Last week I was at a conference on mathematical biology in Durham. I will get to the biology in a bit, but first the mathematics, in particular geometry. You can make precisely five (not four or six) different regular solid shapes using only regular polygons, and where at every corner of the shape the same number of these polygons meet. The cube is probably the most familiar one.  This is made from six squares (a square is a four-sided polygon), and at each corner, three of these squares meet. There are exactly four other shapes, one of which is the icosahedron shown to the left. The icosahedron is made of triangles (three-sided polygons), not squares, and here at each corner five of these triangles meet. The icosahedron has 20 of these triangles.

I find it somehow continually surprising, that there are precisely five and only five such shapes possible. It just seems a bit weird to me. Even more weirdly, we have known that you can only make five of these solid shapes since the time of the ancient Greek philosopher Plato (born about 427 BC). These five shapes are the most symmetric, and so many people think, the most beautiful. They are called the Five Platonic Solids, because they are mentioned in works by Plato.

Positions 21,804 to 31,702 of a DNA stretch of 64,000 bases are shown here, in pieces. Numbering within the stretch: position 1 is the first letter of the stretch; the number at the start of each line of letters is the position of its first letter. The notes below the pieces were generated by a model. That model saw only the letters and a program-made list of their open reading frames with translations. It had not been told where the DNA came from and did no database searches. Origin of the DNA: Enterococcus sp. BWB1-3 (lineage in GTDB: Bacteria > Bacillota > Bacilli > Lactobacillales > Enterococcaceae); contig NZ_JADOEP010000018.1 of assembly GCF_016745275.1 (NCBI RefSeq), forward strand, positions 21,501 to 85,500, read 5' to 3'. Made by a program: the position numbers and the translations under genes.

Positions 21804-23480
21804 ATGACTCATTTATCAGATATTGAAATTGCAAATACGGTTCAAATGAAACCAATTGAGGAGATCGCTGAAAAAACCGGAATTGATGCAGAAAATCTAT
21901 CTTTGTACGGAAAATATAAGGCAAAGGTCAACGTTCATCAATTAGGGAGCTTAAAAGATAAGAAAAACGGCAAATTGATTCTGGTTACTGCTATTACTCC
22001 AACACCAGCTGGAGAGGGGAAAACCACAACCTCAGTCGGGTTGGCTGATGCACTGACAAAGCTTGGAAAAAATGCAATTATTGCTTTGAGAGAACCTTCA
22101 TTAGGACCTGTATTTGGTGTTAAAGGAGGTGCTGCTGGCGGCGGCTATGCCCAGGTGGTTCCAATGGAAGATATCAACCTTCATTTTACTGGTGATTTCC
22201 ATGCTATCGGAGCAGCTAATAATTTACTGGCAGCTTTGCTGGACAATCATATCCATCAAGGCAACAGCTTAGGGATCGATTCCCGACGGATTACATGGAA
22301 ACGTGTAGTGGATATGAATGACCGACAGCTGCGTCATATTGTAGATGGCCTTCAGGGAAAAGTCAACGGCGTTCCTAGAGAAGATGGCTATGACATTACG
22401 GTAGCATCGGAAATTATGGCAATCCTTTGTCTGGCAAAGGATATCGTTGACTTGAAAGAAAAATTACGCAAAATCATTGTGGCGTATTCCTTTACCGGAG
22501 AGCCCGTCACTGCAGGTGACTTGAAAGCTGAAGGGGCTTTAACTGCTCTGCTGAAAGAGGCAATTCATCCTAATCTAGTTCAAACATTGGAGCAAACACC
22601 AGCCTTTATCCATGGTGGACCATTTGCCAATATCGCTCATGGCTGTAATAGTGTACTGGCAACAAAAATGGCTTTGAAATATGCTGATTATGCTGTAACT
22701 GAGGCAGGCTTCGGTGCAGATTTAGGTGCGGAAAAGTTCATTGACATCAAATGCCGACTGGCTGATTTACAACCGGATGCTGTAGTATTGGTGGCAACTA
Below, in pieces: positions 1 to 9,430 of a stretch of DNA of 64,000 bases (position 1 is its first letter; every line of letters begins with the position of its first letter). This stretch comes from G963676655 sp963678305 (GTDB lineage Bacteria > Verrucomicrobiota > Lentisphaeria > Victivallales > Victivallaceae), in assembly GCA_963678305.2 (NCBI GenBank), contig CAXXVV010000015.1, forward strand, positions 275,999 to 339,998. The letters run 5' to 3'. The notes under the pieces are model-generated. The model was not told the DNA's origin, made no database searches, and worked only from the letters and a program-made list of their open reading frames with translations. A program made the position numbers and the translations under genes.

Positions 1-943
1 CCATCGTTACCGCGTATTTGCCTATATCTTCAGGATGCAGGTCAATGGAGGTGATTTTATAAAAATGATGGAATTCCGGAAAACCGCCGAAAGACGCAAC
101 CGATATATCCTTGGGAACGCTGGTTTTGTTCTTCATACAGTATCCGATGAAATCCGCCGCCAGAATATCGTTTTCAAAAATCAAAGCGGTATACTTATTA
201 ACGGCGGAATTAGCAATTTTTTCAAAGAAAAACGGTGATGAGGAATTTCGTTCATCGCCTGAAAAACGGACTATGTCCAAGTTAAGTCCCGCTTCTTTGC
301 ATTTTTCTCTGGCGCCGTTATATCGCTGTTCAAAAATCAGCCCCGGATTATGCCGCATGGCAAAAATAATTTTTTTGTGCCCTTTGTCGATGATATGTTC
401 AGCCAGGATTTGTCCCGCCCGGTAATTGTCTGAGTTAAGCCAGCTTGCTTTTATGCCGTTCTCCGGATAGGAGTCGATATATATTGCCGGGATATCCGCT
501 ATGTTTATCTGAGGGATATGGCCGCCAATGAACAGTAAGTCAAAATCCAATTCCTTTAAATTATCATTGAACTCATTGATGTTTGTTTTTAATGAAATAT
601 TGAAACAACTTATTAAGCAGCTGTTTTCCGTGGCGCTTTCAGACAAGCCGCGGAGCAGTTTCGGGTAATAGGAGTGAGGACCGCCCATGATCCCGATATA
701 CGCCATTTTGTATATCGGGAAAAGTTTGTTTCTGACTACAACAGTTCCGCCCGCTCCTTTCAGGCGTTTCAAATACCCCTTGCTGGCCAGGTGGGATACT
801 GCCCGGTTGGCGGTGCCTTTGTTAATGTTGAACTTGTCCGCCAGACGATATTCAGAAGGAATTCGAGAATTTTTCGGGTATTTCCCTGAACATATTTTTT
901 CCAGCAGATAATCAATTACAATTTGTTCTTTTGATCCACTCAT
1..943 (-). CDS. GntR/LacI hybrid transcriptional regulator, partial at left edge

That was the maths, now for the biology. One of the Platonic Solids, the icosahedron, is very important in the study of viruses (the sort that infect us, and other animals and plants, not the computer sort). The reason is that many viruses have the shape of an icosahedron.

Viruses are the simplest form of life, many viruses consist only of their genetic material encapsulated inside a protein shell. The shell is called a capsid and many of them are beautifully symmetric, and have the symmetry of an icosahedron. You can see this in the electron micrographs of a virus called adenovirus

In the middle there is an illustration of an icosahedron, but on the left and right are actual (electron microscopy) images of the viruses. The icosahedral shape of the viruses is pretty clear, you should be able to see a clear triangle in the left-hand image of the virus. As the virus has the shape of an icosahedron, it has triangular facets like an icosahedron.

I don’t know when the first icosahedral viruses evolved, presumably billions of years ago, so while we may have have understood the maths of icosahedra for two and half thousand years, evolution appears to have taken advantage of icosahedra for a lot longer. We often think of life as messy and imprecise, in contrast to our precision technology, but this is often not the case. As you can see, even the simplest form of life, viruses, can demonstrate great geometrical precision.